Harold & Kumar Escape from Guantanamo Bay: lol wut

November 24, 2009

Harold and Kumar Escape from Guantanamo Bay
Directed & Written by Jon Hurwitz & Hayden Schlossberg
Starring: John Cho, Kal Penn,
Rob Corddry, Neil Patrick Harris
2008, Warner Bros./New Line/Mandate, 102/107 minutes.


Harold and Kumar isn’t brilliant artistic comedy, but it is pretty up-to-date on how it engages in conventional social stereotypes and subverts them to good comic effect. Occasionally basic character elements lag, such as the retarded government official or the villainous white alpha-male with connections. They rely on the typical absurd comic exaggeration (which, par example (yes par example) Rob Corddry is certainly apt for in his role) which normally would work, but the villain character and presentation is often too tired and/or stale to engage anyone but really young or naive stoners viewers. The weed-smoking jokes do work (especially in the beginning) but the whole Amsterdam spiel is played and strangely outdated compared to the rest of the script’s social references.

Where the film shines is in how it flips slapstick/screwball movie cliches to surprise the audience and plays Harold and Kumar’s respectively pathetic romantic fantasies against each other. Some of the scenes are very impressive. But being Hollywood and the world of romantic-comedy (as opposed to tragi-comedy) the story stays in the fantasy realm and never ventures forth into the Beckett-like territory it could have accessed. There’s not too much to spoil, but the real failure of the film is that it did nothing original with the way the plot played itself out in the second act. The original film did this too, but under an appreciable absurd premise of trying to make it to a fast-food joint in the midst of a weekend late-night weed blaze. This time around, since the conditions of the story are already so spectacularly lofty, exaggerated and dumb, the smooth resolution of loose ends is a let-down. I was expecting a clever Wayne’s World or Blazing Saddles sort of twist, with a wink at the audience. Instead we get the exact last 10 minutes of Deuce Bigalowe 2.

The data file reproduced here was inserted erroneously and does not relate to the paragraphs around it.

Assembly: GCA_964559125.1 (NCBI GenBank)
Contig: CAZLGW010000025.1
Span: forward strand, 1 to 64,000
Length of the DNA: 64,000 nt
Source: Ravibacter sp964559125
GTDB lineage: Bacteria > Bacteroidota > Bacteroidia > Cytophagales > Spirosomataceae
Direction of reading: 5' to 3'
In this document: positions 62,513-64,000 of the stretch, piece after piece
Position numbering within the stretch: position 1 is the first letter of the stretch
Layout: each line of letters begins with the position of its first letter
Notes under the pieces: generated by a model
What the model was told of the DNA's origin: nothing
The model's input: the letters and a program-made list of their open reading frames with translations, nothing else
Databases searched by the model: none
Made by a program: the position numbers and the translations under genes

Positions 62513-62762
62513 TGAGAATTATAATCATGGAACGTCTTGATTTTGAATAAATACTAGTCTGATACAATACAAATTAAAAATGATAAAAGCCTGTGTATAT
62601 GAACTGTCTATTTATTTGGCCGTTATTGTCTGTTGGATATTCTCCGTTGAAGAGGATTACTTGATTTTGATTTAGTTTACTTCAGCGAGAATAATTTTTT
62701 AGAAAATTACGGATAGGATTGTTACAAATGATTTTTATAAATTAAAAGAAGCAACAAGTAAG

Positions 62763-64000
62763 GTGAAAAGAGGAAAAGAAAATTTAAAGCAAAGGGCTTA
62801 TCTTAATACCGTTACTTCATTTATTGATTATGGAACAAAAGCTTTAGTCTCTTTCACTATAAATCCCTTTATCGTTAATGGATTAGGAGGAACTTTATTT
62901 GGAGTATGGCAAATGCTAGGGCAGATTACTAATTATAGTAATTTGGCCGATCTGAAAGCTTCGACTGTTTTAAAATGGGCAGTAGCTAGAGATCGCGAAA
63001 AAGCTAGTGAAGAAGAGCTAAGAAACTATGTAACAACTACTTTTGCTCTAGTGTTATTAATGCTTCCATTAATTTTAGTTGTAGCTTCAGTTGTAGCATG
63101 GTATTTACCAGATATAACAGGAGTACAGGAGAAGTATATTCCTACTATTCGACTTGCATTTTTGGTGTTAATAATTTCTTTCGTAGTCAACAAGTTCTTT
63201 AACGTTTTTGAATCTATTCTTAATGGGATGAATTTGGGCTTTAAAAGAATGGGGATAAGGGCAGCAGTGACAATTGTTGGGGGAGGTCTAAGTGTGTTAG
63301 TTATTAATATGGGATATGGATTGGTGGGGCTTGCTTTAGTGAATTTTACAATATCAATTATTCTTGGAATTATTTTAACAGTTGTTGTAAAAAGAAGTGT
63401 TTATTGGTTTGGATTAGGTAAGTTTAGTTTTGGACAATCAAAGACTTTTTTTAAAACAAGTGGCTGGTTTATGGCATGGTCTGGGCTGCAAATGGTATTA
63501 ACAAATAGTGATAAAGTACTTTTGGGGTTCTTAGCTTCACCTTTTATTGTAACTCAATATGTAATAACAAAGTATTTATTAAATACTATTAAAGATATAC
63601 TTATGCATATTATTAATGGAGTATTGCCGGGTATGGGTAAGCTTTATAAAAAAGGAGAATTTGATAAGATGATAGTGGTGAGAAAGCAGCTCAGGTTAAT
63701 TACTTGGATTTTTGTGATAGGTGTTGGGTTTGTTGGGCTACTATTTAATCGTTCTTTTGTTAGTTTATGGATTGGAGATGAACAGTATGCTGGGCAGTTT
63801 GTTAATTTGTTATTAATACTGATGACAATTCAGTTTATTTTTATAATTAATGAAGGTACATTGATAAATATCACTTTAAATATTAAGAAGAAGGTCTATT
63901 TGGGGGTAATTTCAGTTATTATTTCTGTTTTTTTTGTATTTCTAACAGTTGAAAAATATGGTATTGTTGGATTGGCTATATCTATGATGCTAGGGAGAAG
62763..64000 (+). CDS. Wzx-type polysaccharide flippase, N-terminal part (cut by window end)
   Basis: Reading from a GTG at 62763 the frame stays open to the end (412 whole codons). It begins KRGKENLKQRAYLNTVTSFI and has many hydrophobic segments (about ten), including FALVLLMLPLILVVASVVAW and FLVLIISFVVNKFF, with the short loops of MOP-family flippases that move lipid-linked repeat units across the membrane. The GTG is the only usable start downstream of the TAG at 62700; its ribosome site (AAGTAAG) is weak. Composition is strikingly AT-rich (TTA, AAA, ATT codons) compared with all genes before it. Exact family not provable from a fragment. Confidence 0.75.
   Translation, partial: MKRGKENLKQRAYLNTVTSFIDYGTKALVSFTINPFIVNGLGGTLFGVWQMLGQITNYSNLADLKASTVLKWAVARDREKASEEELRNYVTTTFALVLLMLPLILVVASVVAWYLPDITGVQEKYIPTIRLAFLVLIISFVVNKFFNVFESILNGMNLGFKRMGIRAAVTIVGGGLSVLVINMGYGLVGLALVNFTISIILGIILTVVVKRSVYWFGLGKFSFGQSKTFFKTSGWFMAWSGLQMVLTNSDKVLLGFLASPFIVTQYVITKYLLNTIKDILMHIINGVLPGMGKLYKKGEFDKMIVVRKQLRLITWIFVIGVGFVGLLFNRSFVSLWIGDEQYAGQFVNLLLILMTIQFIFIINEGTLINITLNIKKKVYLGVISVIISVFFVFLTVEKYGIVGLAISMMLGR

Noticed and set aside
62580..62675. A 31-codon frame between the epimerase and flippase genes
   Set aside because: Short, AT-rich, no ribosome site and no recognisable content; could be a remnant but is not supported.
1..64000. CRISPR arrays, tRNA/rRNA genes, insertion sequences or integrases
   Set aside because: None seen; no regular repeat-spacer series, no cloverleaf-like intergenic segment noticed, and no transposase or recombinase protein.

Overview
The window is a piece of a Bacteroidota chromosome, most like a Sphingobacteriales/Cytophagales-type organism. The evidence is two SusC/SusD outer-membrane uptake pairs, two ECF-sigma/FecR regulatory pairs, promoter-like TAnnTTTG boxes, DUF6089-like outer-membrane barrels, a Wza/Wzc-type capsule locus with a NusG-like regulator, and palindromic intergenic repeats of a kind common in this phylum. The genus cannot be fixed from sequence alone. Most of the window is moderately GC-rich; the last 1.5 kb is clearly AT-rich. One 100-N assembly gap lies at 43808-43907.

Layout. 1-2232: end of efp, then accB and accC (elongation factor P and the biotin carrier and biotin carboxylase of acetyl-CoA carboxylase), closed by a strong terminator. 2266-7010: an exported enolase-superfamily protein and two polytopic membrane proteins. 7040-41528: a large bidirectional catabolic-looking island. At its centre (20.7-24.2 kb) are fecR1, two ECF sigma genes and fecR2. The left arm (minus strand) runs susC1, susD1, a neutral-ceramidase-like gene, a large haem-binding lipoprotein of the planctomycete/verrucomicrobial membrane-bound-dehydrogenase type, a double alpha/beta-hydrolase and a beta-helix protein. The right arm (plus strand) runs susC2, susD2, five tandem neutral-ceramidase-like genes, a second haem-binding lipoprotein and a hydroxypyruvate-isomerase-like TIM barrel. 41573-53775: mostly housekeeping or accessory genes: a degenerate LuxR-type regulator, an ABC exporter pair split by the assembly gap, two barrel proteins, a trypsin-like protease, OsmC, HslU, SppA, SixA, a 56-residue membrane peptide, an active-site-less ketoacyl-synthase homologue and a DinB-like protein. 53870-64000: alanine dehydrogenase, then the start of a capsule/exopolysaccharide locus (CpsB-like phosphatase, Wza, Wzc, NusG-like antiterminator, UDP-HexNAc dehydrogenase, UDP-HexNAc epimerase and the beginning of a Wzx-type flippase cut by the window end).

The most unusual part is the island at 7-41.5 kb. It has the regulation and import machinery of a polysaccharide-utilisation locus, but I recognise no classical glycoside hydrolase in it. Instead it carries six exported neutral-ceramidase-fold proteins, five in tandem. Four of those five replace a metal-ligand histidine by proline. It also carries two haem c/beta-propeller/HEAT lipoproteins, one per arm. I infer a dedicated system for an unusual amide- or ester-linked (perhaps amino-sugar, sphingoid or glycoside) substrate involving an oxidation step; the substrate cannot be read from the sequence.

Good stuff, even if it is only an aesthetic/social update of Cheech & Chong, Bill & Ted, and other clever stoner duos, for a new commercially viable generation. And they’re making another one, too. Yay!

@ Amazon

@ IMDb


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